Parked Since ’69! 1955 Chevrolet 210

As the “Jan Brady” of Chevrolet trim levels, the middle trim 210 lacks the flashiness of the Marsha-level Bel Air, and the cuteness of the Cindy-ish 150. For full-on restoration the Bel Air’s additional trim and doo-dads take top honors, especially the pillarless Sport Coupe. The 150 usually gets the nod for high-powered street fighters the likes of the iconic primer ’55 in the gearhead-classic movie Two-Lane Blacktop. In addition to an inherent identity crisis, this 1955 Chevrolet 210 in Wahoo, Nebraska further suffered the indignity of being parked and forgotten about in 1969 and only now comes to market here on eBay. At least eight bidders have edged the market value of this ’55 above $5000.

Considering its 50 years of neglect, the Chevy’s state of affairs could be worse. A half-day spent cleaning and polishing the car could work wonders on boosting a high bid, but now the buyer gets to keep that fun, and the extra cash it might bring, to themselves. The Chevy “bow-tie” illuminates red as your high beam indicator. Now that’s style!

The (presumably original) inline six-cylinder turns over but does not run. The six leaves room to climb into the engine compartment for maintenance tasks. The bay can also accommodate just about any engine you like, from the lightweight modern LS V8 to the Two-Lane Blacktop style 454 cid (7.4L) big block. Dual softball-sized horns promise to peel the paint off that pesky green-light-ignoring Prius.

Modest fins on the ’55 flow into the cathedral tail lights, the left of which conceals the trick factory fuel filler.

The passenger and trunk floor panels are shot, according to the seller. Thanks to the ’55-’57 Chevrolet’s role as the quintessential car of its day, nearly everything for these cars has been available since the ’80s. There’s almost no direction you can take your custom vision that hasn’t already been explored. How do you picture this ’55 when it hits the road again?

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  1. Tom Nemec Member

    Sorry. This WILL take $40 – 50K in parts and materials or more plus your time/labor or you pay another $50K or more….for someone to do the work. $100K resto…. #1-2 condition, drive it to the local cruise night THE SAME DAY YOU BUY IT for $25K to 40K.

    I have be restoring these cars for 37 years but no longer understand people bidding to buy these totally neglected cars for even $5000. I just don’t get it.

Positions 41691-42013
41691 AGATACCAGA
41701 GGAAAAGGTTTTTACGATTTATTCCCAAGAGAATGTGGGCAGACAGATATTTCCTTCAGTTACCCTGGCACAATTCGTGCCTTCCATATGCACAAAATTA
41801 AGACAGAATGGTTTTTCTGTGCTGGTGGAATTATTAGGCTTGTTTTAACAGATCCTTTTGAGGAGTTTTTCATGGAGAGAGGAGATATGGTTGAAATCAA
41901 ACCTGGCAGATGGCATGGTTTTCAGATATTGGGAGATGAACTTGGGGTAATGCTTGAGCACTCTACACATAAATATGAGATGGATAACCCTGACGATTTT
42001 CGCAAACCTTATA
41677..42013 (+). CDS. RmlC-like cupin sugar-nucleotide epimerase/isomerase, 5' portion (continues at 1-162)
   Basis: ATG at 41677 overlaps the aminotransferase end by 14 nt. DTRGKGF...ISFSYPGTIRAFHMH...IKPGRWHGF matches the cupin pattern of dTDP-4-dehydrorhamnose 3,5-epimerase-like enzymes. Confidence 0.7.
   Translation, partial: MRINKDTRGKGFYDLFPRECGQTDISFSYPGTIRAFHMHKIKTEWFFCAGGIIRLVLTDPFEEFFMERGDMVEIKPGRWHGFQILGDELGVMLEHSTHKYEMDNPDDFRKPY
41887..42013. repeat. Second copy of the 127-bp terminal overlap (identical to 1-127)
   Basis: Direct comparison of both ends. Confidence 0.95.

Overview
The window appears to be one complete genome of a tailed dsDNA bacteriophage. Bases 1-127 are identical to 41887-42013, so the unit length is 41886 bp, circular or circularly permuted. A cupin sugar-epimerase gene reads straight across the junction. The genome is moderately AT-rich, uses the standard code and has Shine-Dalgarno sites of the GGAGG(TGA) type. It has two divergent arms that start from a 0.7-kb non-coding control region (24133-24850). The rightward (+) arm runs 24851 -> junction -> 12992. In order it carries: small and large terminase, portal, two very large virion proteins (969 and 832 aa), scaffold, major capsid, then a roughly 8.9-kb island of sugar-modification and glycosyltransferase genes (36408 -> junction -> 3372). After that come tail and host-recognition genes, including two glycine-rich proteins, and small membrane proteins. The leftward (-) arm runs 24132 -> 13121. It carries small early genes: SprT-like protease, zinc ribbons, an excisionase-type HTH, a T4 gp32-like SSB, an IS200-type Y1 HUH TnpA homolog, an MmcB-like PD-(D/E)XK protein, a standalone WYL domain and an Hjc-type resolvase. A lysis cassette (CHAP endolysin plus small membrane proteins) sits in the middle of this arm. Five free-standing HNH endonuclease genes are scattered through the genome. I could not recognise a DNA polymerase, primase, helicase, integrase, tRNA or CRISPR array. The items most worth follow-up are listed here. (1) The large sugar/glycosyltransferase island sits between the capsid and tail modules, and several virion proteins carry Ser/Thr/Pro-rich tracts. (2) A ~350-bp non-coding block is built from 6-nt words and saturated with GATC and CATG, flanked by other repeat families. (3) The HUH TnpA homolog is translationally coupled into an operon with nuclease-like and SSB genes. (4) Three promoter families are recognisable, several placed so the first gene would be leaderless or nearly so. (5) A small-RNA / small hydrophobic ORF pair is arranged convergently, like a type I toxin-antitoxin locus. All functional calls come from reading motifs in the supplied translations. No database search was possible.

• Steve R

      Better to keep looking than buying this rust bucket. This is a case of spending a little more upfront will save significant amounts of both time and money on the back end.

      Steve R

    • Steve Feld Member

      I would read an article about your 37 years of restoration experience. How many cars, what kinds – which car was so completely destroyed that you brought back to life, etc.

      • Stevieg Member

        I would too!
        There are plenty people out there, even in my age group or younger, that have done things I only dreamed of doing. I love hearing these stories.
        Assuming Tom isn’t us, I would love to hear his stories. I bet he has some great ones!

  2. Nomader 55

    GREAT gasser material. I think Todd got his 55 and 56 Chevy’s mixed up when it comes to gas filler locations.

  3. Ken Jennings

    I see an Iron Duke engine with a three on the tree…hehehe. Okay, maybe not enough, how about a Tesla power plant? That should embarrass any V8 you could think of. I think investing in gasoline powered cars right now is a losers bet. Soon they will be worth next to nothing.

  4. TimM

    If the body was a little cleaner this would be just the way I’d want to find it!! All original and a blank canvas so I could build it the way I want and not feel real guilty about tearing into an original in great condition!! It’s always a double edged sword for me anyway!! If it’s in great shape I feel bad about ruining the originality!!!!
    On the other hand I’d really rather not drive someone else’s idea of what’s cool!!

  5. Wayne

    As much as I like ’55s, this one is DOTAB (dead on the auction block)

  6. Kenneth Carney

    Who says you have to use those expensive repro floor pans and other parts? Any good metal bender can fab
    up and weld in what you need there. The same could go for the interior too. Any
    good local upholstery shop can whip up a decent interior just by using the old stuff
    as a pattern. That’s how we handled stuff like this in the ’60s ’70s, and ’80s
    before all this repro business got started.
    Me, I see a lot of potential in this car–but
    not $5K worth. I’d bet if you waved $500
    under the seller’s nose, you’ll be towing
    this thing home behind your F-150.

    • Steve R